NAEYC Conference

By Annie Sung, Teacher

How can teachers promote young children’s understanding of mathematics through playing games? This is just one of the many things I learned from the 2004 annual NAEYC (National Association for the Education of Young Children) conference in Anaheim, California last November.
Each year an estimated 20,000 educators from around the nation attend the conference to learn, interact and exchange ideas. There were hundreds of sessions to choose from, with a variety of topics to suit the needs and interests of everyone. Twenty-two Bing teachers and administrators attended the conference, including five who made presentations.
This year I was particularly interested in three areas: how children relate to music kinesthetically, how children learn mathematics and how children combine literacy and expression. Veteran musician Ella Jenkins put on a performance that got the crowd bouncing in their seats. Hundreds of devotees filled the ballroom to chant, clap, move and sing along with Jenkins, who has been making music for children for over 50 years. Other sessions taught attendees new songs that could be used to learn coordination and balance.
Constance Kamii and a panel of researchers from Japan presented a two-hour session on mathematics and games. Kamii is an expert in general mathematics and Piaget’s theory of constructivism.
I was fascinated by Kamii’s talk on how children learn numbers and mathematics through games that teachers can develop and implement into the preschool and elementary curriculum. Having studied under the renown psychologist Jean Piaget, who was known for identifying four stages in cognitive development, Kamii followed Piaget’s teachings closely. She led a discussion about how common games can require some understanding of mathematical principles and how
peer interaction should be encouraged
in solving problems.
Another interesting presentation was a session with Rosemary Wells, the author and illustrator of the popular children’s book Bunny Cakes. Wells introduced
her latest book, My Kindergarten, which follows a kindergarten class through an entire year. She stressed the importance of providing children with books every day to help them to grow and develop intelligently. She also spoke of the struggle to finance education, to which every child should have a right.
Besides attending workshops and
sessions, I got a chance to wander around the expo, where the floor was covered with booths showcasing everything from story felts and books to children’s play equipment. I found some animal felts to use for music time and collected an assortment of information pamphlets.
Going to the NAEYC conference and expo in Anaheim allowed me to hear many unique and diverse voices and share in experiences that inspired me.
It gave me a renewed respect for all
professionals who work with young
children. I was eager to share the newly acquired ideas and songs with the children at Bing.

How can teachers promote young children’s understanding of mathematics through playing games? This is just one of the many things I learned from the 2004 annual NAEYC (National Association for the Education of Young Children) conference in Anaheim, California last November.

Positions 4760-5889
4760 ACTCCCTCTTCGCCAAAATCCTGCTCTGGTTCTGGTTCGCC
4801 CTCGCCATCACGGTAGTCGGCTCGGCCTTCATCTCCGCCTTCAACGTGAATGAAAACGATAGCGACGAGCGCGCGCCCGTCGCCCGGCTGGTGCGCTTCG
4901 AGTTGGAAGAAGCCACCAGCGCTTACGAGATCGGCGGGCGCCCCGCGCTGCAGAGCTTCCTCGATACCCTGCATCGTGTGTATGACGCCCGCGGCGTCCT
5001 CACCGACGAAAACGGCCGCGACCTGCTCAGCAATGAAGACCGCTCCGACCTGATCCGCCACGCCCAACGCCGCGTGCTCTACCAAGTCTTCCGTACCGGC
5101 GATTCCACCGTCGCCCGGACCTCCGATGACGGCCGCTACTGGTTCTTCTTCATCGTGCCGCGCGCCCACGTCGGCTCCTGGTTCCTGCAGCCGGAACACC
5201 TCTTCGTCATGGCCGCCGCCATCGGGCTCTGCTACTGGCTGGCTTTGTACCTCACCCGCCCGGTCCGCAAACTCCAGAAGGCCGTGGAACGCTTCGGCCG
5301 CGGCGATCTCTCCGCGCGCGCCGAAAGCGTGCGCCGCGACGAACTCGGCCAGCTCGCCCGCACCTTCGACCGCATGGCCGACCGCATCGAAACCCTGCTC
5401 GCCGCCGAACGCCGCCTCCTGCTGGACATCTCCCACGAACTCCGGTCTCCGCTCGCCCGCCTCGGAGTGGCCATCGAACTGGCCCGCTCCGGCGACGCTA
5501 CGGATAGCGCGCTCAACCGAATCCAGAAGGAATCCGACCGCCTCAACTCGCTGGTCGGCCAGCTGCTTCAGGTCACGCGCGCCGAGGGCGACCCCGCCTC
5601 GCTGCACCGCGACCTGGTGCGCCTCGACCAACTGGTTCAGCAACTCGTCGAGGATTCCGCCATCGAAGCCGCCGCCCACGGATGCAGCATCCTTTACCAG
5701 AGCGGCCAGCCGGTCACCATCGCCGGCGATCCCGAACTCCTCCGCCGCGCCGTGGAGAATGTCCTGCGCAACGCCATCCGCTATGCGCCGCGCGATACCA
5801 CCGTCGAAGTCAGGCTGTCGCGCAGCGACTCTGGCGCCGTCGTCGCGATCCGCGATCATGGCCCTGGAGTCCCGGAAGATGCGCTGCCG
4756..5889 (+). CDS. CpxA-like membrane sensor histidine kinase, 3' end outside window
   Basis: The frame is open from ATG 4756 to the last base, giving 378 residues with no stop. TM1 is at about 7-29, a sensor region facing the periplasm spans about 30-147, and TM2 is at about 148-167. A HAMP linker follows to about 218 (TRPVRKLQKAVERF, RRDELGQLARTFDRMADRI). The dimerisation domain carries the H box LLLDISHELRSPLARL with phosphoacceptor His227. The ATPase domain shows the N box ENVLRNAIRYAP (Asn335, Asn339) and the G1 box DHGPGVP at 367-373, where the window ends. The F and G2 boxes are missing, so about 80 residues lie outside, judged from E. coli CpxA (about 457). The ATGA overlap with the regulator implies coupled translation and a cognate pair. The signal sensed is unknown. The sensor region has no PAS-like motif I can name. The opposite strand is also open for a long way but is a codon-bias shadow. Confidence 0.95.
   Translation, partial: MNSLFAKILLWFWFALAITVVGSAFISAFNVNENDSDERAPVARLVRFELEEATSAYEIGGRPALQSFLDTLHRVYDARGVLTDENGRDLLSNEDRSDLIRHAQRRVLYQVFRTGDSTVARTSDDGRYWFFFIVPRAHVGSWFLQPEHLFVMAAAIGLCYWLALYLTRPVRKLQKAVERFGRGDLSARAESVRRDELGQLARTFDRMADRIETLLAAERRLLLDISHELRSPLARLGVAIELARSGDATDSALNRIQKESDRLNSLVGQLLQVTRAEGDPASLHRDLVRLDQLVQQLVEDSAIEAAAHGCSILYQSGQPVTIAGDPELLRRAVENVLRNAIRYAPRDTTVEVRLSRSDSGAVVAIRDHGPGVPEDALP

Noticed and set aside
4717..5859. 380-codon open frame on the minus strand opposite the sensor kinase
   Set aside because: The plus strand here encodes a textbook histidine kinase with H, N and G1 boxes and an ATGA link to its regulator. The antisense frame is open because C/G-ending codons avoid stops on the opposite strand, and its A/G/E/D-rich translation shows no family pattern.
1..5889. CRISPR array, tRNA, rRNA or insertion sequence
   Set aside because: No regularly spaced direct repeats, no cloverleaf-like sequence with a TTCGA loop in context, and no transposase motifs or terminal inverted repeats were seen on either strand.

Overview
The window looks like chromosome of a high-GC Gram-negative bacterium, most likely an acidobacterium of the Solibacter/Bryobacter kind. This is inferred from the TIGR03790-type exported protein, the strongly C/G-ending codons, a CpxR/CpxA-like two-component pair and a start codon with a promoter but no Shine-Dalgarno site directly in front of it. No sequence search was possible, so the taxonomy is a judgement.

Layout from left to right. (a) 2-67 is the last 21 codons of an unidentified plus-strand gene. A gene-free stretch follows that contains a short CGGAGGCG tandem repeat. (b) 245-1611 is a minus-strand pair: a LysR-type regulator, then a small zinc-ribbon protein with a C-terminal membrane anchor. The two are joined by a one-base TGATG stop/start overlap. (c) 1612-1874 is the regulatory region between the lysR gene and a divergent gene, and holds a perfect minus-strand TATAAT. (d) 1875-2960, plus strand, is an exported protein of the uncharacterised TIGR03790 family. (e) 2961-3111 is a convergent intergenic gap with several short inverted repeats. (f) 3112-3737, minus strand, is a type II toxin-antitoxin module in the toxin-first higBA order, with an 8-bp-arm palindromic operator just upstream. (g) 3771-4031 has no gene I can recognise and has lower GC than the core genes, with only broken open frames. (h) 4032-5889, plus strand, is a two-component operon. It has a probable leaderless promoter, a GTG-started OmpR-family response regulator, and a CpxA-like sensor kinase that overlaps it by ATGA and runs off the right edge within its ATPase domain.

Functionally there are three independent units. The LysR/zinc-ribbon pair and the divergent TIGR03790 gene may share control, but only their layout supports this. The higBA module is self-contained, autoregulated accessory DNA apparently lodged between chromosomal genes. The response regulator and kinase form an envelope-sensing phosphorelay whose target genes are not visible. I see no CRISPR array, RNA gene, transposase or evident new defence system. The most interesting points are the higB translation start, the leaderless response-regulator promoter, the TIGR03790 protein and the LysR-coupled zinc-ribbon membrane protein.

Each year an estimated 20,000 educators from around the nation attend the conference to learn, interact and exchange ideas. There were hundreds of sessions to choose from, with a variety of topics to suit the needs and interests of everyone. Twenty-two Bing teachers and administrators attended the conference, including five who made presentations.

This year I was particularly interested in three areas: how children relate to music kinesthetically, how children learn mathematics and how children combine literacy and expression. Veteran musician Ella Jenkins put on a performance that got the crowd bouncing in their seats. Hundreds of devotees filled the ballroom to chant, clap, move and sing along with Jenkins, who has been making music for children for over 50 years. Other sessions taught attendees new songs that could be used to learn coordination and balance.

Constance Kamii and a panel of researchers from Japan presented a two-hour session on mathematics and games. Kamii is an expert in general mathematics and Piaget’s theory of constructivism. I was fascinated by Kamii’s talk on how children learn numbers and mathematics through games that teachers can develop and implement into the preschool and elementary curriculum. Having studied under the renown psychologist Jean Piaget, who was known for identifying four stages in cognitive development, Kamii followed Piaget’s teachings closely. She led a discussion about how common games can require some understanding of mathematical principles and how peer interaction should be encouraged in solving problems.

Another interesting presentation was a session with Rosemary Wells, the author and illustrator of the popular children’s book Bunny Cakes. Wells introduced her latest book, My Kindergarten, which follows a kindergarten class through an entire year. She stressed the importance of providing children with books every day to help them to grow and develop intelligently. She also spoke of the struggle to finance education, to which every child should have a right.

Besides attending workshops and sessions, I got a chance to wander around the expo, where the floor was covered with booths showcasing everything from story felts and books to children’s play equipment. I found some animal felts to use for music time and collected an assortment of information pamphlets.

Going to the NAEYC conference and expo in Anaheim allowed me to hear many unique and diverse voices and share in experiences that inspired me. It gave me a renewed respect for all professionals who work with young children. I was eager to share the newly acquired ideas and songs with the children at Bing.